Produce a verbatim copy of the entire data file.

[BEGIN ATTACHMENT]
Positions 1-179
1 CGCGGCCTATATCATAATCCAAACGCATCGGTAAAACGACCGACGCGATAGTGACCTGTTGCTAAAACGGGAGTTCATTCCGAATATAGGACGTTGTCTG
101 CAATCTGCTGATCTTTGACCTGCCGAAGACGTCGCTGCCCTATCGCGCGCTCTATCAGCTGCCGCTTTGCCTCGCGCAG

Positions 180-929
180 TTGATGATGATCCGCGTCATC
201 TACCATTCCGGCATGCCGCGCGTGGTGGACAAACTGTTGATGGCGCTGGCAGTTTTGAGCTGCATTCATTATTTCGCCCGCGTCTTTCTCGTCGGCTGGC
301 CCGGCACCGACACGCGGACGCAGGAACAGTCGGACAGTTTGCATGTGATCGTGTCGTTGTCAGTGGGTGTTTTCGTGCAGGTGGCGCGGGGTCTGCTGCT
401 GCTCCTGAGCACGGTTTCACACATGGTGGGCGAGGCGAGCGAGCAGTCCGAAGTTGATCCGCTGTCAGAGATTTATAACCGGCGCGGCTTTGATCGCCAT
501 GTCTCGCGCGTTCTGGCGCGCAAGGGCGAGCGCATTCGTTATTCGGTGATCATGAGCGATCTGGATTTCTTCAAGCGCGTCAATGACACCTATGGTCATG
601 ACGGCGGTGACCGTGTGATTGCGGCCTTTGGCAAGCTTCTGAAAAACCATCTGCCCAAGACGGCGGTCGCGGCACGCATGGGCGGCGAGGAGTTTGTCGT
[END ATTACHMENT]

Positions 1-179
1 CGCGGCCTATATCATAATCCAAACGCATCGGTAAAACGACCGACGCGATAGTGACCTGTTGCTAAAACGGGAGTTCATTCCGAATATAGGACGTTGTCTG
101 CAATCTGCTGATCTTTGACCTGCCGAAGACGTCGCTGCCCTATCGCGCGCTCTATCAGCTGCCGCTTTGCCTCGCGCAG

Positions 180-929
180 TTGATGATGATCCGCGTCATC
201 TACCATTCCGGCATGCCGCGCGTGGTGGACAAACTGTTGATGGCGCTGGCAGTTTTGAGCTGCATTCATTATTTCGCCCGCGTCTTTCTCGTCGGCTGGC
301 CCGGCACCGACACGCGGACGCAGGAACAGTCGGACAGTTTGCATGTGATCGTGTCGTTGTCAGTGGGTGTTTTCGTGCAGGTGGCGCGGGGTCTGCTGCT
401 GCTCCTGAGCACGGTTTCACACATGGTGGGCGAGGCGAGCGAGCAGTCCGAAGTTGATCCGCTGTCAGAGATTTATAACCGGCGCGGCTTTGATCGCCAT
501 GTCTCGCGCGTTCTGGCGCGCAAGGGCGAGCGCATTCGTTATTCGGTGATCATGAGCGATCTGGATTTCTTCAAGCGCGTCAATGACACCTATGGTCATG
601 ACGGCGGTGACCGTGTGATTGCGGCCTTTGGCAAGCTTCTGAAAAACCATCTGCCCAAGACGGCGGTCGCGGCACGCATGGGCGGCGAGGAGTTTGTCGT